Donald Trump threatens national emergency as US shutdown enters third week
Over 800,000 federal employees will not receive their paychecks tomorrow
President Donald Trump threatened on Thursday to declare a national emergency to circumvent Congress if he can't reach a deal with Democrats to fund his promised border wall. He headed to the US-Mexico border to draw further attention to his case after negotiations with lawmakers blew up.
As the US shutdown enters its third week and is on its way to becoming the longest crisis of its kind in the US, Mr Trump was scheduled to arrive to the US-Mexico border on Thursday afternoon. The visit is meant to shore up support for his plan to get Congress to fund a border wall, something that Democrats have refused to do, leading to the current impasse.
But Mr Trump is now mulling a second option if negotiations with Congress continue to falter. In what would be a unilateral and controversial move, the president could declare a national emergency, allowing funds from the Defense Department to be allocated toward building the wall. The White House is currently asking for $5.7 billion for the project.
"I have the absolute right to declare a national emergency. The lawyers have so advised me. I'm not prepared not to do that yet, but if I have to, I will. I have no doubt about it. I will,” Mr Trump told reporters ahead of his flight to Texas.
The order would come if negotiations reach nowhere with Congress. On Thursday, Mr Trump abruptly left a negotiating session with Congressional leaders after they disagreed with his initial terms. “I said bye bye” he tweeted later.
But time may not necessarily be on Mr Trump’s side. There are already cracks within his own party over ending the shutdown without funding for the wall. Moderate Republican Senators such as Susan Collins, Cory Gardner and Lisa Murkoski are signaling willingness to vote for a bill that reopens the government without funding any kind of security barrier.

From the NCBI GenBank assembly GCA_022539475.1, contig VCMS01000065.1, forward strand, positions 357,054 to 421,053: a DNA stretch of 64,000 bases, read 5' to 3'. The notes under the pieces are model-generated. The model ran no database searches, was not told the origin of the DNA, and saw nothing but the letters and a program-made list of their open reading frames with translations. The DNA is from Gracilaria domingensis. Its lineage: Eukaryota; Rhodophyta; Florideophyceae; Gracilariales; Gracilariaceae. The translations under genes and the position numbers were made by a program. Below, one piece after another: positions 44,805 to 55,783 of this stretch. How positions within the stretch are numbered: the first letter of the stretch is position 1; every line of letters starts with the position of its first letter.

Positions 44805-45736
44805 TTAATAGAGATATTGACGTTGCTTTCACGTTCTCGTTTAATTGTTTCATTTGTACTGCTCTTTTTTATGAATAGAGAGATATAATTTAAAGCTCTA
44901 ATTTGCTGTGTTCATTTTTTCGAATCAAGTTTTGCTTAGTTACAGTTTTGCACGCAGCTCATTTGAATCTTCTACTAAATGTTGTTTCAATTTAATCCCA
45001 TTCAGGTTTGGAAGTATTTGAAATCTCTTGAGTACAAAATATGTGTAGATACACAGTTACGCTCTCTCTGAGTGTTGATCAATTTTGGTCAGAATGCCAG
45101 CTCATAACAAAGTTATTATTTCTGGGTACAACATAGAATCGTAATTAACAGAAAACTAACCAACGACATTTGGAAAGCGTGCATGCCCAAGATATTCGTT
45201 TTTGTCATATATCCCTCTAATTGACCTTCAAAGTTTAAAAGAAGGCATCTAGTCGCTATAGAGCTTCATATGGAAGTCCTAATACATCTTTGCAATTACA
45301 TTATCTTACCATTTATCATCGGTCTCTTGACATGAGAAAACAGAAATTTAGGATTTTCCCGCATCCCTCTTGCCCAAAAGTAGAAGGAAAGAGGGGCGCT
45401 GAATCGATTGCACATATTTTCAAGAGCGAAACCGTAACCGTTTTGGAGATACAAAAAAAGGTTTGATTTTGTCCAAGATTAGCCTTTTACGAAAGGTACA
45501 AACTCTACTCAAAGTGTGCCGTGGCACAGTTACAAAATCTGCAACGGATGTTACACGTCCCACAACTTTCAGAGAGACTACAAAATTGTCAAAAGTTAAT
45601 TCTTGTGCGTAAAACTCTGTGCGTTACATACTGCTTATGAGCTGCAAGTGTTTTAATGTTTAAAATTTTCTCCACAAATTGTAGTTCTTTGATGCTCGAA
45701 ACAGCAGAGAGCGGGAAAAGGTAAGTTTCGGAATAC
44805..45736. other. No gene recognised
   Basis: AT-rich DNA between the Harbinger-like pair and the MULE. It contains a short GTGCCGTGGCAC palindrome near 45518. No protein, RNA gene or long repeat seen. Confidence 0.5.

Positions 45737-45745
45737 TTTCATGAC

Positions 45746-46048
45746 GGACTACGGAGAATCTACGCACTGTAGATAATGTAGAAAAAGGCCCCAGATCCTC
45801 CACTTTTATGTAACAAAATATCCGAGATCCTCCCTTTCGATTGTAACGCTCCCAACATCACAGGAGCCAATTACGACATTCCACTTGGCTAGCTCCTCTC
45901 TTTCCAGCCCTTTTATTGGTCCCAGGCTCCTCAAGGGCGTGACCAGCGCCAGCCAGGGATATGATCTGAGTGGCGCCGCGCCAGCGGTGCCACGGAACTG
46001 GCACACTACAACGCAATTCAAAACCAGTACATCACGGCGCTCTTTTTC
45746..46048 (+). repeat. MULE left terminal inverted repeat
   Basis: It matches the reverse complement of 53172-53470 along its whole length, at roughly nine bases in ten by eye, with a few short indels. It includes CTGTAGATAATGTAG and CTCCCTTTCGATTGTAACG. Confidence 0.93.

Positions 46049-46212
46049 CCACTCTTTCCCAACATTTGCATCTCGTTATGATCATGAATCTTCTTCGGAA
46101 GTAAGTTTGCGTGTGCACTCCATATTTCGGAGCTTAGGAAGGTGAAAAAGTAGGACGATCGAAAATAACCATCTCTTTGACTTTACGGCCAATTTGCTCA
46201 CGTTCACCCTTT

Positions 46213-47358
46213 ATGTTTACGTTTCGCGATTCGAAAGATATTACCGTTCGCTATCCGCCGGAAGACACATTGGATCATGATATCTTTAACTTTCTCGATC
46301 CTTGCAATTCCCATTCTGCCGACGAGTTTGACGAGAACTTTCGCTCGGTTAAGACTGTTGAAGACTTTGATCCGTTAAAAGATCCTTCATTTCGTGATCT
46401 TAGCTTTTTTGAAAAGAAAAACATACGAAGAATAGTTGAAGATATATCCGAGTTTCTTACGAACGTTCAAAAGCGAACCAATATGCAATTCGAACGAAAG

The economic impact will also rise on Friday. NBC reported that as many as 800,000 federal employees will not receive their paychecks, and national parks are filled with trash, while an increasing number of Transportation Security Administration (TSA) employees are calling in sick. At the State Department, media operations and outreach has also been affected. Few officials who head regional desks including Lebanon have been furloughed The National has learned. Even the State Department website is alerting users that its updates would be limited due to “a lapse in operations.”
There are no negotiations planned today or tomorrow between Mr Trump and Congress. A poll by Politico and Morning Consult showed 47 per cent of voters blame Mr Trump for the shutdown, while 33 per cent blame Democrats in Congress. But the support for the wall among his own party standing at 79 per cent in a recent CBS poll could be buoying Mr Trump, and could prompt him to declare national emergency and fulfill one of his key campaign promises.
Updated: January 10, 2019 10:38 PM